Federal income-driven plans are some specific repayment plans which are pretty affordable for the borrower to repay the loan as it considers the income of the borrower. It mostly affects student loans along with others, which consider the family size and income of the individual. 

The lenders consider the income in this particular type of repayment plan. And as a result, the repayment is most likely to be less, making the loan balance go up. You will find 4 types of income-driven repayment plans that are described as follows. 

  • Pay As You Earn Plan or PAYE Plan.
  • IBR Or Revised Income-Based Repayment Plan.
  • REPAYE or Revised Pay As You Earn Plan.
  • IRC or Income Contingent Repayment Plan.

All of these plans typically depend on the income of the narrower and are also calculated differently. But, I would also like to add that all these plans are not that focused on ensuring that you are clearing your loan fast. .

Federal Income-Driven Plans

Rather these are typically based on your income and set the monthly minimum payments as less as possible. So, it is obvious that it will affect your entire loan debt and also the loan balance. .

So, when you are thinking, “what increases your total loan balance?” it is because you have opted for an income-based repayment plan. In addition to all these, you will also lose your rights under the federal loan programs in case you opt to consolidate with a private loan lender.

This is the reason why I would ask borrowers to generally maximize their federal loan options prior to restoring private loans.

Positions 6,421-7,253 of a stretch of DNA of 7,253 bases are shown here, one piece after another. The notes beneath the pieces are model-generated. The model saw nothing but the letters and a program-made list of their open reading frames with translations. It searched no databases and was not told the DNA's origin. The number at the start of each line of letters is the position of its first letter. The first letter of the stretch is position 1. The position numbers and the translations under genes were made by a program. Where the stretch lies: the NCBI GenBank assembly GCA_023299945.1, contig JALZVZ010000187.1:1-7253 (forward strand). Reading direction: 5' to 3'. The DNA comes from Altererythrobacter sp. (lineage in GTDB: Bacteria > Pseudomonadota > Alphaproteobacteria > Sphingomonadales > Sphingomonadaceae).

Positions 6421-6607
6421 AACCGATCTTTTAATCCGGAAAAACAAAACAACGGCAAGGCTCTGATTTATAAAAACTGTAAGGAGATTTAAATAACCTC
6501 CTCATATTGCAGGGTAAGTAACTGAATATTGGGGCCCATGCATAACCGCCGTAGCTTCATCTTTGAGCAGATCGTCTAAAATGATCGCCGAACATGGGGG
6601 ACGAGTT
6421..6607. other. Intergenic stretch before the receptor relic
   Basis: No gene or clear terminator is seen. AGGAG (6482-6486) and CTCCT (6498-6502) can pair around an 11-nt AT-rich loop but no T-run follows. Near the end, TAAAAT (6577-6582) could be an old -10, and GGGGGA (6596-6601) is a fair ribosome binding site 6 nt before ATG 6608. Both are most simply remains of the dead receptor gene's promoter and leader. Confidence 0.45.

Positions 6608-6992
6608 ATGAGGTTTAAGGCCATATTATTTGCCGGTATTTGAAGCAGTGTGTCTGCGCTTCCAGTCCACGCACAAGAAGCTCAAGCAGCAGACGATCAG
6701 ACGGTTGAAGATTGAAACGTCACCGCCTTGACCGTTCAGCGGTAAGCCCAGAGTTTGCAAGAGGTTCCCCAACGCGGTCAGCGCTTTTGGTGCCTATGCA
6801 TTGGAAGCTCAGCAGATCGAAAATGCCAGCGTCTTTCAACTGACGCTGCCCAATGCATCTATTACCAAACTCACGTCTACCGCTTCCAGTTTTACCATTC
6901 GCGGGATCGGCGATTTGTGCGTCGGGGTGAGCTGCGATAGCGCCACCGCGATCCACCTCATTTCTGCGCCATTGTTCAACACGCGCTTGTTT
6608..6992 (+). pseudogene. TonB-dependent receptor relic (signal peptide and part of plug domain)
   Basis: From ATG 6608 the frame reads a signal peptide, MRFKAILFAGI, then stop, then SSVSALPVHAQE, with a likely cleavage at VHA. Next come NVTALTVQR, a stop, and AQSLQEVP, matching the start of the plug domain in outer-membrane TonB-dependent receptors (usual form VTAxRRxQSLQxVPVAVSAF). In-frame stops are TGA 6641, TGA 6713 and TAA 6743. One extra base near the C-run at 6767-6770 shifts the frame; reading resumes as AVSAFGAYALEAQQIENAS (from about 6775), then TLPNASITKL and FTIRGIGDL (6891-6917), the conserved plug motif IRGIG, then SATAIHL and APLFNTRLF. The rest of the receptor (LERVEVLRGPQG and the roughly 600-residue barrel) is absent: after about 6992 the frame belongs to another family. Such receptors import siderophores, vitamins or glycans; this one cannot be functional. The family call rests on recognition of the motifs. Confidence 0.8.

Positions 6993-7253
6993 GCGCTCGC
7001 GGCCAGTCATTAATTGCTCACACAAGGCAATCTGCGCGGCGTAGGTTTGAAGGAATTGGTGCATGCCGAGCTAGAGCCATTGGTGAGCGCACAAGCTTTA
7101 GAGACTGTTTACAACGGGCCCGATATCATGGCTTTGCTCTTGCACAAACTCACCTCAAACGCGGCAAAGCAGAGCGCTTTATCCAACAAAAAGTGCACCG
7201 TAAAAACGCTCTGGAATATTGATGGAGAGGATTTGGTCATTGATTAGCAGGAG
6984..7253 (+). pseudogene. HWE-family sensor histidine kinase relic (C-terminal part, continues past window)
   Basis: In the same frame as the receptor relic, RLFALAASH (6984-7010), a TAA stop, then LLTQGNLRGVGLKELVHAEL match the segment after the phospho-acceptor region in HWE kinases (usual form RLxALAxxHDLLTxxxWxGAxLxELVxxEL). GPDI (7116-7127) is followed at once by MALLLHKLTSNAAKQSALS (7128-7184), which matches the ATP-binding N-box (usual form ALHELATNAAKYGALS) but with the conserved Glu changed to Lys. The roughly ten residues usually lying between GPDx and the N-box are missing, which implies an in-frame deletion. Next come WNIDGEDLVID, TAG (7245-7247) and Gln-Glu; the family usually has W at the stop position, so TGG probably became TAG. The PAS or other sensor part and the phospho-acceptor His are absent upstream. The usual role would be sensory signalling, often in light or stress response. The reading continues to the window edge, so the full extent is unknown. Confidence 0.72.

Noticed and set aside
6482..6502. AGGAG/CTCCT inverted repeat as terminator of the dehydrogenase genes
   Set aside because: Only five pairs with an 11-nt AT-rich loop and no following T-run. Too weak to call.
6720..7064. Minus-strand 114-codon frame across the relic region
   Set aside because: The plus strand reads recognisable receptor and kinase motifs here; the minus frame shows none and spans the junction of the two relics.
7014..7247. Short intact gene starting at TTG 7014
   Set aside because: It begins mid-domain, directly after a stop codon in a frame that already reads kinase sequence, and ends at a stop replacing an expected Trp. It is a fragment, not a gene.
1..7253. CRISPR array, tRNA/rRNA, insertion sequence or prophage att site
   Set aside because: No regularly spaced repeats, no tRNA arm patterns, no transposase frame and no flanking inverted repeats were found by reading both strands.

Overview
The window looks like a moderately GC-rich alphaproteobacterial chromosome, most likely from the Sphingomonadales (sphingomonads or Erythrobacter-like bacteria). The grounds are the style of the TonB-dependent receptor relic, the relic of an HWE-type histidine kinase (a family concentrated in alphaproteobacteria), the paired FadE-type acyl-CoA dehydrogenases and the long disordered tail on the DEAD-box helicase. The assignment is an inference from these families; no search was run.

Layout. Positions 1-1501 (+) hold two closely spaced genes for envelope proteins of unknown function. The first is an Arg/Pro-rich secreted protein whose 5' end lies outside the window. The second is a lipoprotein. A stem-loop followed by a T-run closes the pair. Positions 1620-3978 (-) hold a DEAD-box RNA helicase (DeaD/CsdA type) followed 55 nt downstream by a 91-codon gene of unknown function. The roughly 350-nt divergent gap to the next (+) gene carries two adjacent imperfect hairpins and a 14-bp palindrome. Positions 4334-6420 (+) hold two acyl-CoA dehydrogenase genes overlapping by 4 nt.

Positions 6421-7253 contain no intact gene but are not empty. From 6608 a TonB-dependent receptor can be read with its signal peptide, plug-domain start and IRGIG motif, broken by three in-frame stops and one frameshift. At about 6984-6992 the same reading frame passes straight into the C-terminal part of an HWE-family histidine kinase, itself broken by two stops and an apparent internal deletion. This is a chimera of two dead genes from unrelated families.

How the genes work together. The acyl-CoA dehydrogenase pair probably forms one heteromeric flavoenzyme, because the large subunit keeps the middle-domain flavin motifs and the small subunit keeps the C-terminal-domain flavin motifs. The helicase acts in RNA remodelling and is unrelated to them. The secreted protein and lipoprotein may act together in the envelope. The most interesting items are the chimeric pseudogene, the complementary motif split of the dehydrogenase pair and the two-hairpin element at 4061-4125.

6. Errors

It is really common to have algorithmic errors, which might make your loan balance go up. All these calculation errors can take place due to confusion. So, when you are seeing a rise in your loan balance, which is there for no reason from your side, it is crucial to talk to your lender.

You should check whether there are any miscalculations which are affecting your total loan balance. Apart from that, all those credit monitoring services provide a lot of benefits when it comes to disputing any type of errors with your credit cards, and monitoring your credit report and credit accounts.

All credit reporting agencies keep your balance information updated with credit card issues in order to keep collection calls at bay. You just need to ensure that you are making on-time payments on a regular basis to help prevent errors.

Final Verdict

So you see, there are several things that work together and also separately when it comes to “what increases your total loan balance?” That means you need to take care of the things I have mentioned above in order to keep those extra payments for your loan at bay.

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Rajani Sarkar is nothing except a mixture of all the characters that she has read from her childhood. Being a hard-core foodie she loves to try different cuisines and explore new places. Gathering information and learning about almost everything and sharing them with others is what she does to live her kind of life.